The temporary measure is tied to the coronavirus state of emergency, which is slated to end June 15. As Beacon Hill leaders ponder which pandemic-era relief regulations are worth keeping post-crisis, extending restaurants’ ability to sell alcoholic beverages to-go is a no brainer. The struggles of restaurateurs will not magically go away on June 15, or by the end of the year, for that matter.
Cocktails to-go have become widespread nationwide, with 38 states allowing takeout drinks. Most of those regulations are set to expire. But 11 states, including Texas and Florida, plus the District of Columbia, have already codified the relief measure into law, according to the Distilled Spirits Council.
In Massachusetts, Senator Diana DiZoglio cosponsored a bill to extend the sale of takeout drinks for two years. DiZoglio has also filed an amendment to the Senate budget that would extend the rule. Whatever the vehicle, this is a sensible measure that lawmakers should pass before June 15. As the state economy reopens, it must do so carefully to avoid squandering the small economic gains realized so far. Restaurants, in particular, cannot afford to lose any more revenue streams. And consumers who enjoyed the option to buy drinks with takeout shouldn’t lose it simply because that’s the way it was before.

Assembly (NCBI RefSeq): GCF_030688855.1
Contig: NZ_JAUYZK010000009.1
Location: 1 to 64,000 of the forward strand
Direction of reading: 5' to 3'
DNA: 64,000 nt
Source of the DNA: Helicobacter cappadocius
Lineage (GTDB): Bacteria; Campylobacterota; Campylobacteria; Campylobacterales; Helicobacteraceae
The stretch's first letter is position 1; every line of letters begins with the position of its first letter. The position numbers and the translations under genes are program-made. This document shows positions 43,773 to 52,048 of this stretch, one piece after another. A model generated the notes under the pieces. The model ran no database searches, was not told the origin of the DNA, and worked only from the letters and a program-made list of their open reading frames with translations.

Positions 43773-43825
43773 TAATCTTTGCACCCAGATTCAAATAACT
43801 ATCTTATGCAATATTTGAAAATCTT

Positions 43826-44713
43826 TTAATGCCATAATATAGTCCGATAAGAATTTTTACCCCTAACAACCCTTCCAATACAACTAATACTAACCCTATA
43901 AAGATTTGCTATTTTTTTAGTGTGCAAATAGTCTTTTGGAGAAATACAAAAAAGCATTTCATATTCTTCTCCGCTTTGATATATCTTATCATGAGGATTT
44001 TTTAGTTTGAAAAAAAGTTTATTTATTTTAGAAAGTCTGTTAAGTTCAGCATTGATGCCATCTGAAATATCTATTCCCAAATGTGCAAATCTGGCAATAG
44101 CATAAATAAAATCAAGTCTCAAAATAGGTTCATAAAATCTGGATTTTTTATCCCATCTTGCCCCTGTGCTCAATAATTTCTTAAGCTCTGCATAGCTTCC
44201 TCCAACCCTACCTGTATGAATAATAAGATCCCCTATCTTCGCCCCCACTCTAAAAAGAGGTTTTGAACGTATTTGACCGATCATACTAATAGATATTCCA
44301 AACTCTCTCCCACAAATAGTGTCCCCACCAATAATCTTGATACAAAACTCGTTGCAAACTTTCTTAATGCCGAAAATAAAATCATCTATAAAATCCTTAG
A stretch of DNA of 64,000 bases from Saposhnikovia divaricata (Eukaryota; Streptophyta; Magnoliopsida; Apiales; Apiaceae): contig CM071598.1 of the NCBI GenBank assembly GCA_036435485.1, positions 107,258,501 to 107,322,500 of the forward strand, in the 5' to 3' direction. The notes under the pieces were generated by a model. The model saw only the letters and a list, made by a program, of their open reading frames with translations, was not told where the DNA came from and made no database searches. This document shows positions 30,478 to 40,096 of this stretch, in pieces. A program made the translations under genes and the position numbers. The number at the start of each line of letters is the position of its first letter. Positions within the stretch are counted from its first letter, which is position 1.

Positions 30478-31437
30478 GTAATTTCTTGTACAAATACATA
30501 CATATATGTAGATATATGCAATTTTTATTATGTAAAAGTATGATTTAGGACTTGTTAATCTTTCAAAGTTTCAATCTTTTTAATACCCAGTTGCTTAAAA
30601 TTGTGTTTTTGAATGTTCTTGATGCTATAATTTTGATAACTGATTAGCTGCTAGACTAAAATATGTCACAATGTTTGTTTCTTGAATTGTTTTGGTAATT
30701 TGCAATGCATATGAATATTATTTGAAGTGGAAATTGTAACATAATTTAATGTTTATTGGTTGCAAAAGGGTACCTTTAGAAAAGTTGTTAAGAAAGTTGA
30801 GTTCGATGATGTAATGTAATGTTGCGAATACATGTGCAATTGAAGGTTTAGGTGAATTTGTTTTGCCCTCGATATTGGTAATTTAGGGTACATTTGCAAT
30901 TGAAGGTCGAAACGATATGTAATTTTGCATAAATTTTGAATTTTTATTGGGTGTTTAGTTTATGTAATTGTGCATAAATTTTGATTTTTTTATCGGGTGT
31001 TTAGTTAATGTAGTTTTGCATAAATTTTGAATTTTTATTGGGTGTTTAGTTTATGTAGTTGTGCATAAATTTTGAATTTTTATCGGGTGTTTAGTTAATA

Boston Herald. May 25, 2021.
Editorial: Paying workers to return a sorry turn
Our forefathers must be rolling in their graves.
No matter which corner of the globe they hailed from, those who came to these shores were drawn by the premise that hard work and perseverance could better their lives, and the lives of those around them.
Americans are famous for our work ethic, our “we can do it” attitude. Success stories often start with tales of juggling multiple jobs.